18 Ways to Reduce Risks at Home
Is your home as safe as it can be or can you do more to boost your safety and reduce risks? Whether you want to protect your home from burglars or are simply looking for easy ways to prevent slips, we’ve got some great ideas that help you add a layer of protection around your home. Consider giving one or all of them a try, because your safety matters.
Security system. When you think of protecting your home, one of your first thoughts is probably guarding it from intruders. Getting a security system is first-line defense and today’s technology makes it easier to afford with more available options than ever before.
Upgrade your locks. If you are renting or if a security system is out of your budget, consider upgrading door locks to something more secure, like a deadbolt. This way you get added protection at a fraction of the cost — and a huge boost in peace of mind.
Fireplace safety. Whether you have a wood-burning fireplace or a gas fireplace, there are steps you can take to make sure your hearth is in great shape. A thorough inspection by a professional will get you started on the right path. They can help you learn what routine maintenance is needed to keep your particular fireplace in tip-top condition.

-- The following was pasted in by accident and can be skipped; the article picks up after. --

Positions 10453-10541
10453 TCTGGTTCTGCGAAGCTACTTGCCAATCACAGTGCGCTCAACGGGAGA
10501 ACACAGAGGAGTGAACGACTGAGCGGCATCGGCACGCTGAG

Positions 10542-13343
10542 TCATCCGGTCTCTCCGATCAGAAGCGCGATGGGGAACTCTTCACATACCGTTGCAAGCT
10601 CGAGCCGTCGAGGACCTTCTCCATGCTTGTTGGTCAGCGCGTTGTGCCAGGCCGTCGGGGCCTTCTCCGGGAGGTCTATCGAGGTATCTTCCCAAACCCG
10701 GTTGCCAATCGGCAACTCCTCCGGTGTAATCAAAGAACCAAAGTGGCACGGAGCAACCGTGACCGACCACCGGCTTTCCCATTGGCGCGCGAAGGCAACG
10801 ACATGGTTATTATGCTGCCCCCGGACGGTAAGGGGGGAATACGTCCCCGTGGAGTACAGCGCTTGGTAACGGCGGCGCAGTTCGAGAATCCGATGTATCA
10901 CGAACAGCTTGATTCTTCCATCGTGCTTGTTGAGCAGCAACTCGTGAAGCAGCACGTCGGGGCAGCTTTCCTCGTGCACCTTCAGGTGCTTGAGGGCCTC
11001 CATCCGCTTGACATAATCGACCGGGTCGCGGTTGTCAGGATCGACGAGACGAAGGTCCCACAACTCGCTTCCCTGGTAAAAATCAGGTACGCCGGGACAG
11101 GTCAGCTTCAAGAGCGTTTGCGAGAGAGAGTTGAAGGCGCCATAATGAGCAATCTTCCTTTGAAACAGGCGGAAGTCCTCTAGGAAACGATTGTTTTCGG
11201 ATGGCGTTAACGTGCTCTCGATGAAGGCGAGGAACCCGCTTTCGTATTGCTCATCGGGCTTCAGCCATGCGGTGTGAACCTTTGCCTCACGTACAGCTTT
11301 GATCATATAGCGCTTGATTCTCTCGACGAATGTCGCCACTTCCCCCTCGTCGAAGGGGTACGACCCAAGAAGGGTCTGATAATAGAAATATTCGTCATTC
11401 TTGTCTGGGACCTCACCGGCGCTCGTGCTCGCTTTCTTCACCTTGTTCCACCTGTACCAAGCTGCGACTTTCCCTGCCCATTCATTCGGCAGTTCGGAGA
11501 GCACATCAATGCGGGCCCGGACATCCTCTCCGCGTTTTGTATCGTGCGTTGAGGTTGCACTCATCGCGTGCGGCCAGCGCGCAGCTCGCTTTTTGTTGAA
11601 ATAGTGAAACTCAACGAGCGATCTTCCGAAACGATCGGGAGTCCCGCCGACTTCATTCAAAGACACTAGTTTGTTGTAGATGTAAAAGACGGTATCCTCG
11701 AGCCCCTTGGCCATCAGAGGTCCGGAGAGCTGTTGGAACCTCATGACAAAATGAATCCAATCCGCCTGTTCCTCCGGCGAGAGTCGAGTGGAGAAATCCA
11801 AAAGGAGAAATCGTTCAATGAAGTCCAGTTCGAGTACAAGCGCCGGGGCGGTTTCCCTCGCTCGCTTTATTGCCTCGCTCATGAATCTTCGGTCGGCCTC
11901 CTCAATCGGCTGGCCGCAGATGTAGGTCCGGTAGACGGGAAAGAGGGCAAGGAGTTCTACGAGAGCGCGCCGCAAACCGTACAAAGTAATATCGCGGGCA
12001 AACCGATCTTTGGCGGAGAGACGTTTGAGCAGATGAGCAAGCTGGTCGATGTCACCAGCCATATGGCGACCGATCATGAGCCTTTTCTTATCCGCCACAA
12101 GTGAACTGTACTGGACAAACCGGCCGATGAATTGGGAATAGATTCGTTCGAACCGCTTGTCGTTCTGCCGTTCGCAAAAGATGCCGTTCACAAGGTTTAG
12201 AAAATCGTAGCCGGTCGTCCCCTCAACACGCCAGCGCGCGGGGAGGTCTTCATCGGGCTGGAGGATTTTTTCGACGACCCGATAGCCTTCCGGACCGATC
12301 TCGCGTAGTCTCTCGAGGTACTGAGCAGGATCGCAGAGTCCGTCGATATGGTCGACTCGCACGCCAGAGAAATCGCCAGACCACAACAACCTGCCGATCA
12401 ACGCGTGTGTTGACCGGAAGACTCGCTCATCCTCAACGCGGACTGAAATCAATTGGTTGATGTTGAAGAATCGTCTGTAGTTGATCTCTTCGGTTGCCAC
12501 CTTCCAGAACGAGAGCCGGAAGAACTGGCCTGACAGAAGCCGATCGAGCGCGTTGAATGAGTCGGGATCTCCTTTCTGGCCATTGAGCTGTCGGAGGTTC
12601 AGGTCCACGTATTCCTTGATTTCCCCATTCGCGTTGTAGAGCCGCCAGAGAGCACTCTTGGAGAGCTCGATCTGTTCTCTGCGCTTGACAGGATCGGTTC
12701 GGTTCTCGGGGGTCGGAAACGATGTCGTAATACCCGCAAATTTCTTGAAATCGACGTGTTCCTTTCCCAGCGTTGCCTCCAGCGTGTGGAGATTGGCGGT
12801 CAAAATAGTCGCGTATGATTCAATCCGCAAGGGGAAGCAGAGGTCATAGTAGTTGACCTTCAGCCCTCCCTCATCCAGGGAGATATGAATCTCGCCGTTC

Do a fire-prevention walkthrough. Look over your home from top to bottom to make sure you’re doing everything you can to prevent house fires. Make sure your kitchen has a Class B rated fire extinguisher and don’t forget to have one in the basement and garage. During your walk through, check to see if all flammable liquids are stored as recommended by the manufacturer. Take these extra steps and instantly feel safer in your home.
Smoke and carbon dioxide detectors. How many detectors do you need? What rooms should have them? There should be one in each sleeping space, but not all older homes have them in place. Make sure your home is up-to-date and that your smoke detectors are in working order.